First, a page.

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Old Apr 9, 07, 12:35 pm
  #5  
violist
 
Join Date: Mar 2000
Location: IAD, BOS, PVD
Programs: UA, US, AS, Marriott, Radisson, Hilton
Posts: 7,203
Off to Brive, where we dropped Jacquie and Carol off at the
Kipling store and then visited "the first place in France
dedicated to bag-in-box wines," check out vinomania-brive.fr
to see what it's about. We tasted over a dozen wines, most
respectable, none calling my name: for some reason, the
manager poured us several Sauvignon Blancs (and one totally
atypical unripe unoaked Chardonnay) followed by an unduly
large number of Roses. Of reds we tasted few, but one, a
Gaillac, was definitely above average. Also for sale is a
Margaux for upwards of E50 a cask, by far the most costly
box wine I've ever seen. I don't know if that would have
been offered for tasting if we'd had the time, but it was
time to pick up the ladies and get to the train station.

SNCF3670 BVE PAR 1613 2011 12/83-84

This ran express from Limoges to Paris-Austerlitz and so
took 45 min less than the milk train down. Our in-seat
power worked, too, so time passed quickly.

It was dark and drizzly when we alit, but still we decided
to save five or ten bucks and toddle through the atmospheric
streets of the Left Bank to the hotel that Carol's travel
agent Marnie (Diplomat Travel, ask for her special, she's
great) arranged for us. The Grand Hotel Saint-Michel isn't
particularly grand but is a comfy place in a quaint and safe
neighborhood (right by the Sorbonne). Our room was small but
adequate with a generous and recently renovated bathroom.

It was kind of late, and we were hungry. The recommended
bistros were packed to the gills, so we decided just to
wander until we found something that suited us (appetizing
but not-too-expensive carte, fairly busy but not bursting)
- Restaurant Perraudin on Rue St. Jacques fit the bill.

The service is pretty friendly and geared largely to an
English-speaking clientele. The ladies in the window next
to us were Belgian or something, but the waiters addressed
them in charmant somewhat broken English, and they answered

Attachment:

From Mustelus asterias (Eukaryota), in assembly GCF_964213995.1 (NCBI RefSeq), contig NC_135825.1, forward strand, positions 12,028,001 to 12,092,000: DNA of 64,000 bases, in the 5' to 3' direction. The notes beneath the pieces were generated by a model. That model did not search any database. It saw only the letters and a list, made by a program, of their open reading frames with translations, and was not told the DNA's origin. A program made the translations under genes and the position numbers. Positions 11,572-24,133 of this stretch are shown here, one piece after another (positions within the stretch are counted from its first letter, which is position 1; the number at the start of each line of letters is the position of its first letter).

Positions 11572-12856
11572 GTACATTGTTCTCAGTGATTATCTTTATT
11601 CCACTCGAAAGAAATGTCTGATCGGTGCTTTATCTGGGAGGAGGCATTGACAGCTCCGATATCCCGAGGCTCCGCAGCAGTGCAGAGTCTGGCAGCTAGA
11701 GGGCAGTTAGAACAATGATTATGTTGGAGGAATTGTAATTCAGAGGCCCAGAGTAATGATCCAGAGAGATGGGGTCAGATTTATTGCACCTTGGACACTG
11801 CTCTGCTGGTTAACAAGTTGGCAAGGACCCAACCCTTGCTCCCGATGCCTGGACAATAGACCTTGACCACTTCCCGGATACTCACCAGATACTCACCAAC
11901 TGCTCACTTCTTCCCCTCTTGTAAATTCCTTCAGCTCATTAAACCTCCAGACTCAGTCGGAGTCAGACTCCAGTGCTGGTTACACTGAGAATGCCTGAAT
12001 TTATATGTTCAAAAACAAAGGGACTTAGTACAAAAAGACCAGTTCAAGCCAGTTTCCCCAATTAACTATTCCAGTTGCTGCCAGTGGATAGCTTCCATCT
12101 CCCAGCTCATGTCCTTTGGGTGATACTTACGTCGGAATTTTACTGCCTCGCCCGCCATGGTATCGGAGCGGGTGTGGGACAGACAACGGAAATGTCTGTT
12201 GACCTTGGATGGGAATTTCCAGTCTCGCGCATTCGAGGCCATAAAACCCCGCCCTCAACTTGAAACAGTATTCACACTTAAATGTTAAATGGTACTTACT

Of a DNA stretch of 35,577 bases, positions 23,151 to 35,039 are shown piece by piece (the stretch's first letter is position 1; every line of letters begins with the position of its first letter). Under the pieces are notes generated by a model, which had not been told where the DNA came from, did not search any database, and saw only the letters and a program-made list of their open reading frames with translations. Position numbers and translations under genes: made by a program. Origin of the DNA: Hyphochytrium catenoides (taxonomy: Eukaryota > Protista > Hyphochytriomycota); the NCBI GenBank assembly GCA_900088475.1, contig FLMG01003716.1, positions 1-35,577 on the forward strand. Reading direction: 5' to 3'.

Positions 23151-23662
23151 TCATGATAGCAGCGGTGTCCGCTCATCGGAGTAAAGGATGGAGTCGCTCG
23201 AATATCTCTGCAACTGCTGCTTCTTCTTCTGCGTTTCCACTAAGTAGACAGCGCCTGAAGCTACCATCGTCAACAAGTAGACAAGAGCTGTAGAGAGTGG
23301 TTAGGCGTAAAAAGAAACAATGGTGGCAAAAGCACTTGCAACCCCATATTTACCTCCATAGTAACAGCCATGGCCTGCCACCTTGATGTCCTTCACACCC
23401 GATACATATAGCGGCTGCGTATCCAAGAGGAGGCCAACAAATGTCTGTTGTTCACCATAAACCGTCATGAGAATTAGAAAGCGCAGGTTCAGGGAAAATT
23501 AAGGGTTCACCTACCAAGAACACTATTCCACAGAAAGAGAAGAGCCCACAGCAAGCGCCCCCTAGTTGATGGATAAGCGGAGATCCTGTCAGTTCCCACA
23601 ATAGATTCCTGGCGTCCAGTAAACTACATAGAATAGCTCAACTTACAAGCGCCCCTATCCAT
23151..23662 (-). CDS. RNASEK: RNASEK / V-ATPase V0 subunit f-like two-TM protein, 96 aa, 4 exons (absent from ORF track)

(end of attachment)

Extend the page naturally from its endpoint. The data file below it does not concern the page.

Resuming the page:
back in excellent slightly accented English. I spoke my
usual polyglot olio illiterate in all languages and master
of none talk, and Carol chimed in in schoolgirl French (at
least as comprehensible as mine, I admit). We had standard
bistro food. It was very acceptable.

Escargots a la bourguignonne were fine but kind of subtle, a
trait I don't associate with restaurants of this sort. I had
the foie gras mi-cuit, a goodly slice, rather oversalted, of
decent-quality liver, with slices of tasted vanilla-scented
brioche.

Carol's main was leg of lamb perfectly medium-rare in a
neutral brown sauce accompanied with a most luxurious
potato gratin with Cantal cheese, a serving perhaps designed
for two but which she ate down to the last crumb without
assistance.

The lamb had been my choice as well, but for variety's sake
I ordered boeuf a la bourguignonne, which turned out to be
a fairly classic presentation, with the baby onions and
lardons and things: the mushrooms were domestic but better
tasting than the norm; the sauce was surprisingly
underseasoned.

With this one of the most neutral red wines I can recall
ever having had: La Fleur Fonrazade (St. Emilion) 05.
Almost completely dumb, a bit of background red fruit and
green herbs. With a little acid, it might have been pretty
good, but as it was, the balance was way off.

For dessert I vaguely remember an above-average creme brulee
- don't recall Carol's, maybe a tatin or something.

A five-minute walk to the hotel, just enough to tamp down
the generous servings of food. The proximity was welcome,
as a cold rain continued to fall.
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